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6 Financial Factors to Consider When Choosing a College

By    |   Thursday, 16 Mar 2017 10:08 AM

Students often consider the location, programs, and campus advantages when choosing a college, but they shouldn’t forget about the financial factors involved. Finances greatly affect a student’s functions and accomplishments during and after college.

Reading literature, obtaining information from school websites, going through the interview process, and visiting campuses help in making the right choice. Students and their parents, however, should also take into account the money that will be shelled out for a good education.

Here are six financial factors to consider when choosing a college:

1. Costs — Parents and students might focus on tuition when evaluating the cost of a college education, but there are many other fees involved. Expenses can include costs for textbooks, housing, food, parking, and other various things, notes CollegeAtlas.org. Certain college courses have fees for supplies or equipment. Then there are costs for health services and extracurricular activities, as well as different expenses for living on- or off-campus, which should also be factored in.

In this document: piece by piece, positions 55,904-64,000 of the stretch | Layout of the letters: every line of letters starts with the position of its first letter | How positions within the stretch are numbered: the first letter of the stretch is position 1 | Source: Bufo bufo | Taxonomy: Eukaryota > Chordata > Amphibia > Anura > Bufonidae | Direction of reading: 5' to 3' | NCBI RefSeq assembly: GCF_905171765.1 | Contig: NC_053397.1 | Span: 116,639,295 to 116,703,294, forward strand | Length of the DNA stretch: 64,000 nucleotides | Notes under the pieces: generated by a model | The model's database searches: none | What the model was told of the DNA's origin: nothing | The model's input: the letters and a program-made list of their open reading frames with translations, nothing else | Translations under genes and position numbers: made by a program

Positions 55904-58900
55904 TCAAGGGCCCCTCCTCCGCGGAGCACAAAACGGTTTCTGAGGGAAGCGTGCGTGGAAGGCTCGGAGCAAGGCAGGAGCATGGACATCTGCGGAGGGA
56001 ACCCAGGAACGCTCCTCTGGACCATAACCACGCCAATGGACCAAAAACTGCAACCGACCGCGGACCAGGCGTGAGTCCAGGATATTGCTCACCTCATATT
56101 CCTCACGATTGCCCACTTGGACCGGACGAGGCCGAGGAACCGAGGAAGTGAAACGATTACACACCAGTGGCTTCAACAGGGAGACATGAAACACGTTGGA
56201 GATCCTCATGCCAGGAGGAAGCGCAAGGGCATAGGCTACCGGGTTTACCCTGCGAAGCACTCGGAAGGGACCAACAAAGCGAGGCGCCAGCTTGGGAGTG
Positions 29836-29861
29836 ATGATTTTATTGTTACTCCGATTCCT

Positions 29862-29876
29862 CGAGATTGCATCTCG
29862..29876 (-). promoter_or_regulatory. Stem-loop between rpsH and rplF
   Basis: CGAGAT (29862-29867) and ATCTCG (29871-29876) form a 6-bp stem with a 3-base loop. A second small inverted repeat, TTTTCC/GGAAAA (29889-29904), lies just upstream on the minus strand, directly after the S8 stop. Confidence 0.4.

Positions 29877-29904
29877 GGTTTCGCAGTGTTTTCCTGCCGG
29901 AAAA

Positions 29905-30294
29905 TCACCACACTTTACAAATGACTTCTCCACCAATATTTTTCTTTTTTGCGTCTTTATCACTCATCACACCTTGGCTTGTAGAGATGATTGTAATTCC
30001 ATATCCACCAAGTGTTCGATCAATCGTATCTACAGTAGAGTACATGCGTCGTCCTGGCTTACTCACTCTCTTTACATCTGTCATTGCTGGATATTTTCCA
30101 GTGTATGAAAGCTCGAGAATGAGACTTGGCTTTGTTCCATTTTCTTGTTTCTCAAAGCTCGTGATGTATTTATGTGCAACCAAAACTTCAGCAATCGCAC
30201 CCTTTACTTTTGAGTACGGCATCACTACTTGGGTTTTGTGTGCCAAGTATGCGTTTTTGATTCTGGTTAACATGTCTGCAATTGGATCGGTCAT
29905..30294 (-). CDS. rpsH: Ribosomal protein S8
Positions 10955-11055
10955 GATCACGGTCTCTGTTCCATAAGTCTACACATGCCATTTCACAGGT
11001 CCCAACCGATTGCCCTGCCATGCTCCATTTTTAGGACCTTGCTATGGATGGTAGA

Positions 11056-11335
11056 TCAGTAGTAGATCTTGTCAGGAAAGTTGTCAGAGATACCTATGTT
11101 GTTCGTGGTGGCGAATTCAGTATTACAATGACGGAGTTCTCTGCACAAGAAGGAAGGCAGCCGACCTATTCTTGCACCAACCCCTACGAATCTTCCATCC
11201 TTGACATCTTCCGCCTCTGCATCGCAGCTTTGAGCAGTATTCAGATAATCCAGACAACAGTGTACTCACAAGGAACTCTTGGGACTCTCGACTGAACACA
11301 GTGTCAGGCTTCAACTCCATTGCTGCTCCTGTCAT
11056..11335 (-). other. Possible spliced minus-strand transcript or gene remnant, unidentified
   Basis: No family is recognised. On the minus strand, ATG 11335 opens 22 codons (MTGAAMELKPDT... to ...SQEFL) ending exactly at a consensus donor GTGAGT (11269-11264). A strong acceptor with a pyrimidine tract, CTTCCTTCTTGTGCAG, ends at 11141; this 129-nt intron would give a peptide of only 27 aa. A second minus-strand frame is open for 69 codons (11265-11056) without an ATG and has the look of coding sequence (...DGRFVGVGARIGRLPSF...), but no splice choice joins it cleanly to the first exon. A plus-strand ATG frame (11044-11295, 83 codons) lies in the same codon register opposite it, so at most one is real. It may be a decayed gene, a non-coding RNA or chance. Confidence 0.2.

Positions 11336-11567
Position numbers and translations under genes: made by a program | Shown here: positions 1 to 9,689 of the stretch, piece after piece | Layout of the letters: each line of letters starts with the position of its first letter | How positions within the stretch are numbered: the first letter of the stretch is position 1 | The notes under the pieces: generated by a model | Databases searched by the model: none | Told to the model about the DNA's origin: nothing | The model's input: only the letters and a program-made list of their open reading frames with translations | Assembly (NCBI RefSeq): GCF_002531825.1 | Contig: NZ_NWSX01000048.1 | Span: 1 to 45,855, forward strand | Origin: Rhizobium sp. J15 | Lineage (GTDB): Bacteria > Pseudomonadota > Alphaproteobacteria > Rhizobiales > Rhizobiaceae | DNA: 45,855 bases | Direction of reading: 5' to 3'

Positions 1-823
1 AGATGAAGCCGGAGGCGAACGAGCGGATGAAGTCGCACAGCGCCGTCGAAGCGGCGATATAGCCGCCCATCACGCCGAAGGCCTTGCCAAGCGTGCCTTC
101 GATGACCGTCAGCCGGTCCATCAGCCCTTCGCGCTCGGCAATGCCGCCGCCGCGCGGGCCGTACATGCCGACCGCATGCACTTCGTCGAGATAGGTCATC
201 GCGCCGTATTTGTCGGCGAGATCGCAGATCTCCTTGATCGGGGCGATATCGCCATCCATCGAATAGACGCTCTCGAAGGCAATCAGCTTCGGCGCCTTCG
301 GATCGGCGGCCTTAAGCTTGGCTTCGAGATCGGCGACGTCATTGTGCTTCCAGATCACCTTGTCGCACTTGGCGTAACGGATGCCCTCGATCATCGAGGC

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2. Application fees — Before a student even enters college, application fees can take a bite out of finances. Some students intend to apply to different schools, which have high and low fees. If so, they may want to avoid schools with higher application fees if they know they have better chances of getting into a smaller school, Moneycrashers advises.

3. Financial aid — Closely research financial aid packages offered at different colleges. Information on financial aid can usually be found through a particular school’s website. Student loans may sound attractive, but parents may have to consider if a child’s selected major will lead to a lucrative job, future debt, and the return on investment, the Charlotte Observer reports.

4. Work opportunities — Along with available scholarships or grants, many schools offer work-study programs that may reduce the costs or need for financial aid or loans. Many students work their way through college. Jobs also offer additional skills and experience that can increase income after graduation.

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5. Paying down debt — Repaying loans can lead to financial struggles for students when they start out in the workforce. The costs in the future and ability to pay off loans are among the financial factors to consider, according to the Home Room blog of the Department of Education.

6. After-college earnings — When choosing a college and major, potential salaries in careers play an important role for a financially secure future, especially if students need to pay off student loans. The Department of Education has a scorecard with information on average earnings for students after enrolling in certain colleges.

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